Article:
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How can learning avoid adding to digital fatigue, perhaps even provide better variety and relevance to stimulate engagement? There’s no doubting that the world of work has changed since March 2020. As we open up again, employees are resolute about the “temporary measures” they want to make permanent. According to ONS data, 85 percent of employees favour a hybrid approach, with EY finding that almost half would leave their jobs if organisations failed to offer flexibility.
4 Minute read
21 January 2022
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Amidst the so-called “Great Resignation”, organisations will need to consider how to retain staff and continue recruiting. Hybrid working is no longer a benefit, but an expectation. However, this presents new challenges. How to foster collaboration in a virtual environment, for example, or how to ensure positive organisational culture.
There’s a tendency to think of hybrid working with a focus on location (office or home) with perhaps an occasional consideration of timing. But this approach is too binary and fails to capture the real opportunity in front of us. From our point of view, hybrid working is about making the best use of the times and spaces available to achieve the work outcomes needed.
The opportunity (and challenge) of hybrid working is about enhancing productivity, engagement and sustainability. The same is true of learning – it is not just a facilitator, it is the other side of the coin.
Hybrid learning is about making the best use of the time and space available to grow skills and capabilities. It fosters inclusion and accessibility and challenges traditional boundaries. True hybrid working is driven by real hybrid learning and when organisations effectively capitalise on the opportunities of both – and connect the two – they benefit from an organisation that is truly ready for tomorrow.
Hybrid working fundamentally disrupts how to work together, so we need to re-learn to work together productively.
The annual CEO Benchmarking Report 2021 revealed that more than half of CEOs ranked “working well together” as their number one hurdle. When collaboration works well, it is a powerful way to harness individual contributions in service of a shared goal. Done badly, meetings can feel like a waste of time, be all talk and no action, and exclude team members missing out on their valuable insights.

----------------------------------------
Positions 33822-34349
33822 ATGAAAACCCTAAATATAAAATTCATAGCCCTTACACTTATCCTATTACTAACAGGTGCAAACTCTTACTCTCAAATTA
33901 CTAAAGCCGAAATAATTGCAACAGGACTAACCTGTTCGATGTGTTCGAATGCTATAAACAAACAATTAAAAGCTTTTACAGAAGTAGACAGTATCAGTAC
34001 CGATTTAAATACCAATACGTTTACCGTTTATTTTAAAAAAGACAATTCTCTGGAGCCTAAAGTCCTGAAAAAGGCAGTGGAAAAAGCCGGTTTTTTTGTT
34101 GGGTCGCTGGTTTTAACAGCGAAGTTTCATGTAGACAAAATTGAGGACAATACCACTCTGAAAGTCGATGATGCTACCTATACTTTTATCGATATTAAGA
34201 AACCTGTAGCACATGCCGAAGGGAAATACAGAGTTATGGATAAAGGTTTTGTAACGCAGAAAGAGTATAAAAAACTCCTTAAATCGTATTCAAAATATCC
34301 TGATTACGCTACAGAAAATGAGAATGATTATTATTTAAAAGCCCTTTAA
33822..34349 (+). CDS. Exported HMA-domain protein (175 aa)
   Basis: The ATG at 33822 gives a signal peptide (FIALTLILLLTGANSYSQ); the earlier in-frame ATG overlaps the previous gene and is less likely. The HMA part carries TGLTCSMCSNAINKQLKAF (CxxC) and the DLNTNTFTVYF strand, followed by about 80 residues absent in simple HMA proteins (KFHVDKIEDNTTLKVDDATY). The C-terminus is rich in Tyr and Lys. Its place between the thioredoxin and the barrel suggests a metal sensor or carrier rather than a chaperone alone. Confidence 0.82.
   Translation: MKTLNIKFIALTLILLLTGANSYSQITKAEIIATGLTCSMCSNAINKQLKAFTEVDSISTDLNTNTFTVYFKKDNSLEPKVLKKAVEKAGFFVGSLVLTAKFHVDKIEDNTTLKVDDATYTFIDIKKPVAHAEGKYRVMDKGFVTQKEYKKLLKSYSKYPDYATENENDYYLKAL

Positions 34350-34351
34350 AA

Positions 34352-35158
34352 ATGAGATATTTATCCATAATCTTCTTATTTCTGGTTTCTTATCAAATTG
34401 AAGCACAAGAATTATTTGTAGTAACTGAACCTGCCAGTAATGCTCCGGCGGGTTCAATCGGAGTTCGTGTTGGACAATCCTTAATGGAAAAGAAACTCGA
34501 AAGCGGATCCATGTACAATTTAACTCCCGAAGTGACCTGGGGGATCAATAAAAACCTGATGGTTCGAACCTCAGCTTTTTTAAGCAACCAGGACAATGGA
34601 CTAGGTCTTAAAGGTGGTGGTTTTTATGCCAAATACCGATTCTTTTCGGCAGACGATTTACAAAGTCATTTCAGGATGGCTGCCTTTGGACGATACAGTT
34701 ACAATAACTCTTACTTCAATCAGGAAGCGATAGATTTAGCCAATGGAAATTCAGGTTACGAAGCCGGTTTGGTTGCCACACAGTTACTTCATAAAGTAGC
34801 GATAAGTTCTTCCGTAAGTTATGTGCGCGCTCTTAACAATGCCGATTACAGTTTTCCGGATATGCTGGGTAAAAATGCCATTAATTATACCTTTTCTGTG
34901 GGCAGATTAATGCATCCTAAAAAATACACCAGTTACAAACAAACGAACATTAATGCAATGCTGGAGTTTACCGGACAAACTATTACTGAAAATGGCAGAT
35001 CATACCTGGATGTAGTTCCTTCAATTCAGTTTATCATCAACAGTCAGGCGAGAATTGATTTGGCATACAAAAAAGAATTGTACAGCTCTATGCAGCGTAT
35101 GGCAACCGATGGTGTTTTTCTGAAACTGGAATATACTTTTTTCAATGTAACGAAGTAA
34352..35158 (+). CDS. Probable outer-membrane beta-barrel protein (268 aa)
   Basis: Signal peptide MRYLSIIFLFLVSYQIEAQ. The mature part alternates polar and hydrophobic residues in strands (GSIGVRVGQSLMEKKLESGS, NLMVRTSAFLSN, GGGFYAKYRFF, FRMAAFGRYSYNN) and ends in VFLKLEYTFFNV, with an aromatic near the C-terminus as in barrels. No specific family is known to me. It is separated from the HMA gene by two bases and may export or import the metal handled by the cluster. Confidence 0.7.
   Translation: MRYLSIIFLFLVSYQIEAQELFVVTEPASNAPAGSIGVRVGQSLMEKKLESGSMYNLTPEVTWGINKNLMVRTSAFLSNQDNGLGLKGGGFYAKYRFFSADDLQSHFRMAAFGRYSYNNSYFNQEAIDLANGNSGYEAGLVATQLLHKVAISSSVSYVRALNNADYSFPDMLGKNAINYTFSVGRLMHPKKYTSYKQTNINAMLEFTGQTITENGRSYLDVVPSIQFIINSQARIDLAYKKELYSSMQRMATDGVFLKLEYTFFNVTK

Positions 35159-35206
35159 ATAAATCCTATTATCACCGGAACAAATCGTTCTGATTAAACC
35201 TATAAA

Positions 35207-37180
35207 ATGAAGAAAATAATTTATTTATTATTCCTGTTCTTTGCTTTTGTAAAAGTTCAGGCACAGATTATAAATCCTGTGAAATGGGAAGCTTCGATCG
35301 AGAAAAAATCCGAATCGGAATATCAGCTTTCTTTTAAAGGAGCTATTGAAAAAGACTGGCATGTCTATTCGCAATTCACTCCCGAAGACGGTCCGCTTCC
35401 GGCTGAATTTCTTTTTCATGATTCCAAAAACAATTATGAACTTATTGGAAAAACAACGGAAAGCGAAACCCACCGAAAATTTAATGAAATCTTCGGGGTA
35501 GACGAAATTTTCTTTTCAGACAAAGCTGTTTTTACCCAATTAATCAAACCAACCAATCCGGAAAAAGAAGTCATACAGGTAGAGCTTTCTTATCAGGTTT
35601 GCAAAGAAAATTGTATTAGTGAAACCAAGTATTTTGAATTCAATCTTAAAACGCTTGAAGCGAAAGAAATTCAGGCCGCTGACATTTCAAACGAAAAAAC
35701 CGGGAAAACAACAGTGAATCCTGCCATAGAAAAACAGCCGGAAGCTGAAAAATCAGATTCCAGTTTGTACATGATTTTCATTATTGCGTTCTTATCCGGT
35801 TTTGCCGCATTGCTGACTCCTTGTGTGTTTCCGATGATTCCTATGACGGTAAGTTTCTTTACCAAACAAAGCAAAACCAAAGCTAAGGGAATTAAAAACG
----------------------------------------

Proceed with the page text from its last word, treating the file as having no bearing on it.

Teams need new rituals and habits to work together in the hybrid context. As a leader, you need to provide the space and encouragement to define and experiment with new rituals for creativity sessions, knowledge sharing, managing workflow, celebrating success, social time, wellbeing, and reviewing performance. You also need to be a role model – what you do, is much more powerful than what you say. How readily you engage with the new ways of collaborating will speak volumes and could make all the difference.
Evidence shows that hybrid working impacts different groups differently, making diversity and inclusion even more important. Hybrid has the potential to be more inclusive, but only if leaders and their teams are. For example, collaboration tools such as Teams and Zoom are ‘clean’ and inclusive unless people behave in non-inclusive ways – by creating private chats that exclude the same people, making it hard for those working remotely to contribute or favouring office-based people for progression.
Leading inclusively in a hybrid world is a chance for leaders to hone critical leadership traits including empathy, courage, curiosity, humanity, cultural intelligence, collaboration and vulnerability. No one knows all the answers, so why not embrace not knowing and take the chance to work even more closely and inclusively with your team?
Creating a spirit of learning across the organisation helps to create a more efficient, more agile business, but it’s also a top priority for employees. In a recent survey of more than 14,600 workers in 13 different countries, 75 percent reported feeling “stuck” personally and professionally. A huge 85 per cent said they were unhappy with their employer’s support, with more than a third seeking an increase in learning and skills development opportunities.
This can be a win-win situation. Employees need the skills to work effectively in a hybrid environment, and through this learning and development organisations can enable better collaboration and a sense of connection which will help to achieve key business objectives.
Learning should be an integral part of the culture in a hybrid working world to power a growth mindset, productivity and agility. When working and learning go hand-in-hand organisations create an environment in which the entire business works together towards strategic goals.
Find out more in our new interactive Fluidbook, hybrid learning; what you really need to know - click here
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